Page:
The Beijing Financial Court said Wednesday it accepted the case brought by the Leshi investors, whose suit names the company and 21 parties including founder Jia.

The case was the first securities dispute accepted by the Beijing court, which opened in March as the country’s the second tribunal created to specialize in civil and commercial financial disputes. The first such court was established in Shanghai.

Quick hits /

Credit Suisse makes new hires in push to capture China’s rich

Wang Tao: China’s growing inflation won’t be not enough to alarm the central bank



China’s new draft rules stipulate that important data and personal information collected from vehicles should be stored within China.

Data /

Automakers face new limits on collecting user data

Automakers in China need to seek customer approval before collecting data on driving, and personal information and important data should not be collected unless absolutely necessary, according to draft rules issued Wednesday by the Office of the Central Cyberspace Affairs Commission.

Tesla Inc.’s controversial handling of auto data related to crashes generated considerable debate on who owns the data after a Tesla owner staged a dramatic protest last month at the Shanghai auto show. The protestor, whose father was involved in a February Tesla crash, climbed atop a Tesla car at the auto show, shouting “Tesla brakes fail.”

Tesla originally rejected the vehicle owner's request for access to the vehicle’s data but then disclosed it under pressure from regulators.

Hydrogen /

Sinopec strikes deal with automaker Great Wall to develop hydrogen energy

Sinopec Corp. signed a cooperation agreement with Baoding Great Wall Holdings Group Co. Ltd. to develop hydrogen car technology, broadening the Chinese oil and gas giant’s low-carbon portfolio.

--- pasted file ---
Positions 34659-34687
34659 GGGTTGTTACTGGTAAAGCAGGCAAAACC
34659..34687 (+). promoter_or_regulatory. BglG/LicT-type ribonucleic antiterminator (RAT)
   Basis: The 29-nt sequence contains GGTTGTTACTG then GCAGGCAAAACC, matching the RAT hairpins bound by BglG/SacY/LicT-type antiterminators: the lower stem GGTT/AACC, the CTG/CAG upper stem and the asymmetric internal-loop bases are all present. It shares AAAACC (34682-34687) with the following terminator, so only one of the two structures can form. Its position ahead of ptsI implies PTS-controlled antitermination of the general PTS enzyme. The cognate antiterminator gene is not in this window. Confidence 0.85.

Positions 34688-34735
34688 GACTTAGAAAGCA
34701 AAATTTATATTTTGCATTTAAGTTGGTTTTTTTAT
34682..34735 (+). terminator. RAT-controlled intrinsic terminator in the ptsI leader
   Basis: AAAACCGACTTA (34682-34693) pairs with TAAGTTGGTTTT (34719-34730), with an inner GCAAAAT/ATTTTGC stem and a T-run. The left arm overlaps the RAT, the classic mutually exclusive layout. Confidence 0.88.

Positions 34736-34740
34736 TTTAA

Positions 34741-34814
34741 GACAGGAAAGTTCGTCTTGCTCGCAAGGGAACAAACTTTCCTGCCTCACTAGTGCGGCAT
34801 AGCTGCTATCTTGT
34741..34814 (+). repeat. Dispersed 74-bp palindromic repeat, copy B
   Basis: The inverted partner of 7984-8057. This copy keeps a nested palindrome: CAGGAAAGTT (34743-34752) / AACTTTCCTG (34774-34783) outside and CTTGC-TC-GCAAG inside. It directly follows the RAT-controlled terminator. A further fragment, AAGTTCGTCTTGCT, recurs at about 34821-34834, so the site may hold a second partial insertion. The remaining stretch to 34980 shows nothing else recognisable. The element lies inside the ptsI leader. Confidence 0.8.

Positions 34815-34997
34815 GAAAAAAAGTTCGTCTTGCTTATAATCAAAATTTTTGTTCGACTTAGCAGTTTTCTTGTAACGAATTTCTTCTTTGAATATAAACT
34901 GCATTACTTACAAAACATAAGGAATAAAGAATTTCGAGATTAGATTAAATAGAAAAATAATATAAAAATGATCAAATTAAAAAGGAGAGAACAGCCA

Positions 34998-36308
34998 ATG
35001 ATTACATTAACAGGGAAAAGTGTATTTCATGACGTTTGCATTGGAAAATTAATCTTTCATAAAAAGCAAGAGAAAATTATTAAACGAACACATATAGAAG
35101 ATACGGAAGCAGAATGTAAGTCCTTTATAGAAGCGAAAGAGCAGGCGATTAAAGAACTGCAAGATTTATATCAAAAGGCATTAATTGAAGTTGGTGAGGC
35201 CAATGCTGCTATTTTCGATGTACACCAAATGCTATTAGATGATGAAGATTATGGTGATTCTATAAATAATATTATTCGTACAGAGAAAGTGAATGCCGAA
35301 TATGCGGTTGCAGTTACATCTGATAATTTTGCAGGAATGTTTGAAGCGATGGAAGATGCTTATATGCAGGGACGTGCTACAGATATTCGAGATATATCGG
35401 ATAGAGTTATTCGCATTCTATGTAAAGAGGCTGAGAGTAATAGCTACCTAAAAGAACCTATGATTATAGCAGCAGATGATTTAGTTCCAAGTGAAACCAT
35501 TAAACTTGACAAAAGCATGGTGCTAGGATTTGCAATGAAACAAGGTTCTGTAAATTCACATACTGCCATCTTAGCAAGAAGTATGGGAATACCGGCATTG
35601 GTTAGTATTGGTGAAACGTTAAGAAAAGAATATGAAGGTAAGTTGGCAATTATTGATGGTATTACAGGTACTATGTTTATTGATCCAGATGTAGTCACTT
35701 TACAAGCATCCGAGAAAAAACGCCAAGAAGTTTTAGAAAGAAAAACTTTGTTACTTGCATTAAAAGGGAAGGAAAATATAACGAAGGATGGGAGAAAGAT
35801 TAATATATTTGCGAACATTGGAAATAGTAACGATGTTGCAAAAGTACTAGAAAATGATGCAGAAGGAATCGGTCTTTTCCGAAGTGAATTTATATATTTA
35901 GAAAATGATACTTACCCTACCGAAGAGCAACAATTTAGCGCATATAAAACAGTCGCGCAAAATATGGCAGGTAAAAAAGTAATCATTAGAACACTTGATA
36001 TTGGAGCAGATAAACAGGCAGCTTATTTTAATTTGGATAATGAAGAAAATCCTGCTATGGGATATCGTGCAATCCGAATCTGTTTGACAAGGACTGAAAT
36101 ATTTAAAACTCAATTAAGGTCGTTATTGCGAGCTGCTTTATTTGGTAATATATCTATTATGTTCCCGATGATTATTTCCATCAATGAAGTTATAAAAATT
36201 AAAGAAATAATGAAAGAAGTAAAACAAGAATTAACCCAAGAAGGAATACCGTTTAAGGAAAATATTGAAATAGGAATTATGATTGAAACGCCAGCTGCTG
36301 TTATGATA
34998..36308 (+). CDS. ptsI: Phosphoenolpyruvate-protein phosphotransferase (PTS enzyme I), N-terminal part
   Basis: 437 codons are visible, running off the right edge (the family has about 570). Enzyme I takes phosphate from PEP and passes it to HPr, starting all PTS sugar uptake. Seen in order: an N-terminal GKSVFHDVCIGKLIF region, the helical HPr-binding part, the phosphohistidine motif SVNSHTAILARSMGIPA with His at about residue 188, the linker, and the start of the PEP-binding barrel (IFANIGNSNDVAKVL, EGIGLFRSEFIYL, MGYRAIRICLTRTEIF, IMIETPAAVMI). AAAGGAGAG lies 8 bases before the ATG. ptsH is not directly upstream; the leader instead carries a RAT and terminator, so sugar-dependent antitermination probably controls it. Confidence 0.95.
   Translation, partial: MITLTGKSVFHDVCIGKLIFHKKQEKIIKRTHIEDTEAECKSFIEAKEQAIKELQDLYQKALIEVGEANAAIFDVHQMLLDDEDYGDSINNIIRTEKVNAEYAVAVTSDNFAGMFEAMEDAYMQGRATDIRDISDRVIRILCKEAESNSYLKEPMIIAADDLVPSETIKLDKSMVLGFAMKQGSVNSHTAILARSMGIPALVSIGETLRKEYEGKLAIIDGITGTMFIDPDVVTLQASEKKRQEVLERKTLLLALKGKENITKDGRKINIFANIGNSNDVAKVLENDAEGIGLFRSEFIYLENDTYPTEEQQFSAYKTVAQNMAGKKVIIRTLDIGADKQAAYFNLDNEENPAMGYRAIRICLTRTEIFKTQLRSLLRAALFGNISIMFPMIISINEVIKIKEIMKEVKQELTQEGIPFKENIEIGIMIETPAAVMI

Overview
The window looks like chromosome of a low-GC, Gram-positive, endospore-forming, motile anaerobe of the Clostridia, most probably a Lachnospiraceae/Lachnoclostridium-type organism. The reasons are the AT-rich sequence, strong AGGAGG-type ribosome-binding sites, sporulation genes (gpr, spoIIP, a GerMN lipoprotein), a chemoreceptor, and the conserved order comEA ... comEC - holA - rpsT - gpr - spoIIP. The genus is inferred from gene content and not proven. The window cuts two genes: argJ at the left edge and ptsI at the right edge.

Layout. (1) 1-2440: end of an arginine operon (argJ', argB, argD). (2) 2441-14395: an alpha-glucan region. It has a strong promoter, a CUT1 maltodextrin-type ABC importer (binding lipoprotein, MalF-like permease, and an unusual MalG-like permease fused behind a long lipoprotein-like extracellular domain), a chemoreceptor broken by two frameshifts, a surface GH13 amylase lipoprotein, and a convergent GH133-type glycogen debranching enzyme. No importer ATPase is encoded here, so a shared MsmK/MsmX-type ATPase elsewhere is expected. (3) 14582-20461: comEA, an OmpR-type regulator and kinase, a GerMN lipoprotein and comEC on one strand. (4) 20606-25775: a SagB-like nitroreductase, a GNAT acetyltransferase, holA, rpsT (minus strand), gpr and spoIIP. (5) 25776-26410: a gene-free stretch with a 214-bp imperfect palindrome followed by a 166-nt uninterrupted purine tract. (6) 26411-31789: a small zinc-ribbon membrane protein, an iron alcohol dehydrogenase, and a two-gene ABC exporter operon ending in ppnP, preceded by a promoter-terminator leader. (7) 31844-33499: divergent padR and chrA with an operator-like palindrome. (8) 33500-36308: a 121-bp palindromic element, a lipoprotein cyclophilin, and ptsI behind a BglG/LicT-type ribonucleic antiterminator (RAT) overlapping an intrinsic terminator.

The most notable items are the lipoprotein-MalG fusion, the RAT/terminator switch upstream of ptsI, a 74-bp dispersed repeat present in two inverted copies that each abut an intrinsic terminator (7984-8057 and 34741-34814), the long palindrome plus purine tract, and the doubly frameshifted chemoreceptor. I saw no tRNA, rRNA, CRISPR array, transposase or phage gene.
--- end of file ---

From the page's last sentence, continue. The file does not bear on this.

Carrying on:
The two companies will team up to demonstrate vehicles powered by hydrogen fuel cells, build hydrogen refueling stations and develop integrated applications between cars and stations, according to their press releases.

Dairy /

Plant-milk maker Oatly aims for $1.6 billion Nasdaq listing, though Chinese backing could prove a problem

Major plant-based milk-alternative maker Oatly Group AB spelled out its IPO pricing, though questions remain about whether its ties with a Chinese state-owned backer could affect its Nasdaq listing.

The Swedish company expects to raise as much as $1.65 billion with an offering price of between $15 and $17 per American depositary share, it said Tuesday in an updated prospectus. That would give it a $10 billion valuation.

As of March 31, conglomerate China Resources (Holdings) Co. Ltd. and Belgium-incorporated Verlinvest S.A. jointly hold 55.9% of Oatly through the 50-50 joint venture Nativus Co. Ltd., according to the filing.

Smartphones /

Apple peels off China market share from sinking Huawei

A sanctions-hobbled Huawei Technologies Co. Ltd. barely managed to stay in the top five smartphone brands in its home market of China during the first quarter as it lost share to a surging Apple Inc., according to data supplied to Caixin by IDC Thursday.

The latest trends in China extend a broader global movement for the pair of smartphone titans heading in opposite directions. Huawei’s home market had been one of its last safe havens, thanks to a strong local sales network and nonreliance on Google’s app store for models sold in the market, as it battled crippling U.S. sanctions that cut it off from the tech giant and many of its other key partners.

Quick hits /

Dingdong Maicai raises $330 million for expansion

Canadian court to decide on new Meng Wanzhou evidence

U.S. Senate advances bill that would ban TikTok from government devices